7 Questions To Ask Before Cancelling Your Credit Card
The advantages and disadvantages of having a credit card highly depend on your spending habit and lifestyle. If the card doesn’t have features which you think would help a lot, it usually remains unused for months. Cancelling your card is a choice. However, this is a decision you do not do on impulse.
Before choosing to close your credit card account, here are a few questions you should ask yourself:
1. Do I have outstanding balances?
You can close your credit card account immediately if you already paid off all your outstanding balances. Your available credit limit should be 100% before cancellation. If you paid within the current billing cycle, you need to wait for the next billing statement to see your payment posted.
2. Is the credit limit too low?
The card might not be often used but having a high credit limit can help improve your credit utilization ratio (CUR). Low CUR can lead to a higher credit score. It would be a bit smarter if you cancel the credit card with the lowest limit. Credit cards with upper limits can help you maximize your purchasing power and can lower your utilization rate.
3. When did I activate the credit card?
Since almost all credit cards in the Philippines come with waived annual fees for the first year, you might want to think twice before closing the cards that are active for less than 12 months. Credit history is one of the factors when computing your credit score. The longer you use the credit card, the better the impression you will have from the bureaus. Its almost always advisable not to cancel your first credit card. However, if the length of use does not compensate for the perks, then you might as well call for cancellation.
4. Am I paying for annual fees?
Many credit cardholders would not want to pay annual fees. What they do is they call the bank and request for an annual fee waiver. If the bank refuses and asks you to pay off instead, then you can consider closing the credit card. Other credit cards are offered with a free annual fee for life. Just keep your credit profile in good shape, and you’ll get approved for these cards that will waive your costs as long as you use them.
5. How many active credit cards do I have?
Make a list of all your credit cards and enumerate the advantages and disadvantages of each. You can rate the credit cards based on credit limit, fees and charges, ease of payment, customer service and security. If a credit card does not feature less than two of the factors mentioned, then it might be worth the cancellation.
6. Do I have enrolled billers in the credit card?
Cancellation of the credit card with enrolled billers can take a toll on your payment strategy. Make sure you already transferred your billers to another card before the cancellation. If this was not possible, opt for other payment options so not to leave your bills unsettled upon account closure.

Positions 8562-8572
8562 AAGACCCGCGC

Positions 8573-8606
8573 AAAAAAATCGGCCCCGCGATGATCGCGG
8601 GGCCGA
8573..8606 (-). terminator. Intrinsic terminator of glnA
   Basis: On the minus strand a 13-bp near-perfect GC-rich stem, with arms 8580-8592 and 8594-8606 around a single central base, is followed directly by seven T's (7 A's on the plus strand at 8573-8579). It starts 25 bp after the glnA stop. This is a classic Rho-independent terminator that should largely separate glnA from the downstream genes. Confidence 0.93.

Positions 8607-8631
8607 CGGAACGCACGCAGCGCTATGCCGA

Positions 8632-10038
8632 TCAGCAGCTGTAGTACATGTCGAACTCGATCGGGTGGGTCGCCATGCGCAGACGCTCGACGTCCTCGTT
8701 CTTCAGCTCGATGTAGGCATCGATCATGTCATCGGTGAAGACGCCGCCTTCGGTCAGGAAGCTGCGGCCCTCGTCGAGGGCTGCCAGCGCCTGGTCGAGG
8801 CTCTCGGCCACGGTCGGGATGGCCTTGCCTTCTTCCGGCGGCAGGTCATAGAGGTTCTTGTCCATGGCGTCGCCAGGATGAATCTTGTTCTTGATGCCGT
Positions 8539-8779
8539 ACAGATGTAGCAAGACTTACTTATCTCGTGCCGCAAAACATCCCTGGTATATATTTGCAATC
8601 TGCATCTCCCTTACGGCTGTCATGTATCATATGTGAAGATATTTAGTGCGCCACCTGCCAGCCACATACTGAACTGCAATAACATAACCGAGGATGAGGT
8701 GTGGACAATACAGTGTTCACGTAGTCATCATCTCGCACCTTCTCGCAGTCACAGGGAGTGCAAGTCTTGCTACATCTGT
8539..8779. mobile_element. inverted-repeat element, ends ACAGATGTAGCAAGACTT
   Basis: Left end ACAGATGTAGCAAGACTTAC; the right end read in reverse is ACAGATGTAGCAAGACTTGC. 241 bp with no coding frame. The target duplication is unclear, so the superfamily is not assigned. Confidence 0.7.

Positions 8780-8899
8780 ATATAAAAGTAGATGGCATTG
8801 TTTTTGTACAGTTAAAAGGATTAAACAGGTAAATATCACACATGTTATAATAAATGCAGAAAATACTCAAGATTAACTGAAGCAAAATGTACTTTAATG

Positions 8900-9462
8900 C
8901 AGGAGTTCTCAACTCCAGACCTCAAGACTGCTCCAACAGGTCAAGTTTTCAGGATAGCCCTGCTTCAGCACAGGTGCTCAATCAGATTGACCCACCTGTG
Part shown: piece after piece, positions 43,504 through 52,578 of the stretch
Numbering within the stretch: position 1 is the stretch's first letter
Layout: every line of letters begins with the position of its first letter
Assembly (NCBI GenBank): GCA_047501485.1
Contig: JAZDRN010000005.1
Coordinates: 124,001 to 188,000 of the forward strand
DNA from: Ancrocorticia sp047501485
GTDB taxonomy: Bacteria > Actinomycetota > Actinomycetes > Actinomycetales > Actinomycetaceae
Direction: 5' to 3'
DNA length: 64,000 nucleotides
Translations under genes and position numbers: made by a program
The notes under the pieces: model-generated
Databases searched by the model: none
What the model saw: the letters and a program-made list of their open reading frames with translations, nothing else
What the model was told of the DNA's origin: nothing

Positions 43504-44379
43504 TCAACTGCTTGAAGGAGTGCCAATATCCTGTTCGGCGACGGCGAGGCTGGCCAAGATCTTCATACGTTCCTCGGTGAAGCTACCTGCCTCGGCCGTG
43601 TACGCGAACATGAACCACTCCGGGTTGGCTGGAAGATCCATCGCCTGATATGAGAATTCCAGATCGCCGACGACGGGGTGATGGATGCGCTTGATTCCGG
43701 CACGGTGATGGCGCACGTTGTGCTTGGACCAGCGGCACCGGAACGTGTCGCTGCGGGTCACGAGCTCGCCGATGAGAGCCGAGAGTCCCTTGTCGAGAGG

7. Are there more disadvantages than the advantages of using the card?
Say you have a credit card that comes with Php2,500 annual fee. The bank refuses to waive, and you are willing to have it cut. However, you are thinking it over again and again because the card lets you access premium airport lounges. Is it worth paying the Php2,500 while enjoying lounges every time you travel?
On the other hand, you have a credit card that comes free for life. However, this card does not let you earn points or rewards. It does not even provide discounts and other perks. Is it worth keeping?
If your credit card has more advantages than disadvantages, then let it stay on your purse for as long as it doesn’t trigger you to spend more and incur new debts.
Effects of card cancellation
As expected, you can no longer make any transaction using your credit card. The bank will also forfeit all the rewards you earned. You may also expect to see your credit score drop for a while. All these and more can be experienced whenever closing a credit card account. However, time has a way of helping you recover.
Closing a credit card is way better than incurring new debts you can’t pay off. Your credit score will recover over time as you keep paying your existing credit card balances and refrain from committing delinquencies. Although credit card cancellation can happen in seconds, make sure you’ve thought about it because the issuing bank may not approve your other applications in the future.
Proper credit card disposal
Once you have your credit card cancelled, it is time to dispose of it properly. Other cardholders refuse to cut it down into pieces and keep it in their wallets as a token. However, finance experts would recommend having the credit card cut into pieces ensuring that all information could no longer be pieced back together.
Matter of fact:
Cancelling a credit card or closing a credit card account should not be a significant concern if your main goal is to keep yourself out of debt. The impacts can be temporary and minimal. You can always handle your other active credit cards properly to boost your score.
Know how credit cards work and what you need to qualify